Groups can play a key role in the firm achieving its vision and mission. However, without proper management a group can fail. The group process, its advantages, disadvantages, stages of group development, functional behavior, dysfunctional behavior, and sources of power within the group are all important factors when analyzing groups. Everyone can contribute or hinder group success. However, for this project we will limit the analysis to the management of agreement. When there are roadblocks to new or differing ideas, when agreement is reached because group members think that solution is what everyone wants, or when group members have a righteous belief in what they are doing, this can lead groups to wrong decisions.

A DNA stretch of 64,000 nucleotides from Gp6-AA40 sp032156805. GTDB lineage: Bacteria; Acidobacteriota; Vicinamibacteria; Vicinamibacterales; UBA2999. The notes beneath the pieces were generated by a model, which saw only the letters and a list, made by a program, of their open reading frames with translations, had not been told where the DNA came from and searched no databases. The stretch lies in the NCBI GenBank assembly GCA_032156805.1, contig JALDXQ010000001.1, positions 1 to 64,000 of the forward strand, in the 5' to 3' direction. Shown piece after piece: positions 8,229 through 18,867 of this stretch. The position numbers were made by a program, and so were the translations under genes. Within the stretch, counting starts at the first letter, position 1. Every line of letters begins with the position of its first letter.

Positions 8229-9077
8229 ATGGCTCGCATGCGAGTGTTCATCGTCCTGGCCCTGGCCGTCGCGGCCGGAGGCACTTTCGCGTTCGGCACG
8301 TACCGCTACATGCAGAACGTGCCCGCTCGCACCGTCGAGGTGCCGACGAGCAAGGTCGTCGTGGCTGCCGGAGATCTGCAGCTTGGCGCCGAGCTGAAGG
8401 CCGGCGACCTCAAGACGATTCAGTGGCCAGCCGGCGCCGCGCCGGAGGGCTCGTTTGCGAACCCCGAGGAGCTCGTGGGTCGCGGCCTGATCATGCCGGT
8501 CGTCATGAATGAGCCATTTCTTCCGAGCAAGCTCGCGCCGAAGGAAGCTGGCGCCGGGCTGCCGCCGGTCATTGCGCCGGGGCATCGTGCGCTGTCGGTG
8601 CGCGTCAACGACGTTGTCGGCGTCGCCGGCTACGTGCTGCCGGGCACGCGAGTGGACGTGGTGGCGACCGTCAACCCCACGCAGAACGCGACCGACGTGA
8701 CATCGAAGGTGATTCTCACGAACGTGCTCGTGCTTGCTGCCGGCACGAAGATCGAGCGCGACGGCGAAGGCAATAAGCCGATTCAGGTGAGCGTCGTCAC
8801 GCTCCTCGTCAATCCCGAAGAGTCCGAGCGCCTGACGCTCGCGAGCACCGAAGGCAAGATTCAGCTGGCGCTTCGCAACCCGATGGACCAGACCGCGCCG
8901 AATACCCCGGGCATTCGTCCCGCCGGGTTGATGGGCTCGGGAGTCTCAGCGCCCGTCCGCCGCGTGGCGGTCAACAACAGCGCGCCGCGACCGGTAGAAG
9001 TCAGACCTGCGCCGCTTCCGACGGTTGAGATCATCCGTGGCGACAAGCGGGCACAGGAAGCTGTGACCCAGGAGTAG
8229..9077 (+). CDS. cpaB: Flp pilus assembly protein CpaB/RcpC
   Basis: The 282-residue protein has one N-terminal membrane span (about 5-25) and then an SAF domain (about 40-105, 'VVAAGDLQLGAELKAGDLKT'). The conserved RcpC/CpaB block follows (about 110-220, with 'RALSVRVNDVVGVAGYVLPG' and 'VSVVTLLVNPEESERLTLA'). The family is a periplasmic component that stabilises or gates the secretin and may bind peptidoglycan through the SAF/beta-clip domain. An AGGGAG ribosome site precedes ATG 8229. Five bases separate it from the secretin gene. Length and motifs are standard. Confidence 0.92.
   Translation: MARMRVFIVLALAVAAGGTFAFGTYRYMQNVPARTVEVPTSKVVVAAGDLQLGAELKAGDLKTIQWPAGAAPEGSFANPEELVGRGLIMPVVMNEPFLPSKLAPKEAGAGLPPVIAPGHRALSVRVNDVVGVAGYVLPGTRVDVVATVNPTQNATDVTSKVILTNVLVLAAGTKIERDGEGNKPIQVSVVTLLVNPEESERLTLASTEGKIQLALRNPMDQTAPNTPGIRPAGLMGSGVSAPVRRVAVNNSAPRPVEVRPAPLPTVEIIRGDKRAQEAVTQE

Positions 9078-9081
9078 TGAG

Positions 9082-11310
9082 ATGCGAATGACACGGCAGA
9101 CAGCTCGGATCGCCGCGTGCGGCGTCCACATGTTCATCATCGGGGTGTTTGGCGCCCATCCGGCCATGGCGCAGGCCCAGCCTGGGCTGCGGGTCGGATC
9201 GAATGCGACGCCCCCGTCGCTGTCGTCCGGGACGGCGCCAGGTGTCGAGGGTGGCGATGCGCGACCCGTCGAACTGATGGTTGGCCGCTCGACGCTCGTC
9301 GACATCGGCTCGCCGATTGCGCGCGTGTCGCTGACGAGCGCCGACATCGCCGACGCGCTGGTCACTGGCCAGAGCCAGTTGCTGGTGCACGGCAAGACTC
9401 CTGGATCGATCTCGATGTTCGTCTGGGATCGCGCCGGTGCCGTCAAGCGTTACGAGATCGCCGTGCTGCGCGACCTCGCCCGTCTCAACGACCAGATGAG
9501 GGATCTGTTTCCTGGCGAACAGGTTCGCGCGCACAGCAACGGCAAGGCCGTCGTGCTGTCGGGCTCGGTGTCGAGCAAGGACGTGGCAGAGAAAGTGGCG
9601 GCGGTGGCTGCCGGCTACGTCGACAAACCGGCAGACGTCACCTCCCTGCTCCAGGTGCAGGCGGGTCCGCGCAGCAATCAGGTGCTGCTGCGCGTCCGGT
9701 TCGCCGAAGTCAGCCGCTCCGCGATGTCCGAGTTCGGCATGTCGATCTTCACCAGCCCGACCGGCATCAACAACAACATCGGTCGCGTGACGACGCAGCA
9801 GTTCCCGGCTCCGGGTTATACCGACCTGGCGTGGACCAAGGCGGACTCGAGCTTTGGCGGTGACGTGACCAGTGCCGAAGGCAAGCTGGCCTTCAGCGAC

The task is to compare and contrast Groupthink and the Abilene Paradox in the international decision making process. How are they similar and how might they differ? Is it possible that they are ever forces for the “positive”? Your discussion should include ways to mitigate the phenomena of both Groupthink and the Abilene Paradox inside organizations.
Irving L. Janus wrote a book titled “Victims of Groupthink: A psychological Study of Foreign Policy Decisions and Fiascos.” In this book Janus highlighted the causes of Groupthink and also actions that can be taken to mitigate groupthink. Jerry B. Harvey wrote a book titled “The Abilene Paradox and other Meditations on Management.” In the chapter on the Abilene Paradox, Harvey discussed the causes and ways to mitigate the Abilene Paradox. Internet searches will also provide much information on these two topics.
Managers in the international business environment need to be aware of the pitfalls with managing agreement. Failure to recognize and take corrective action can and often does lead to incorrect decisions.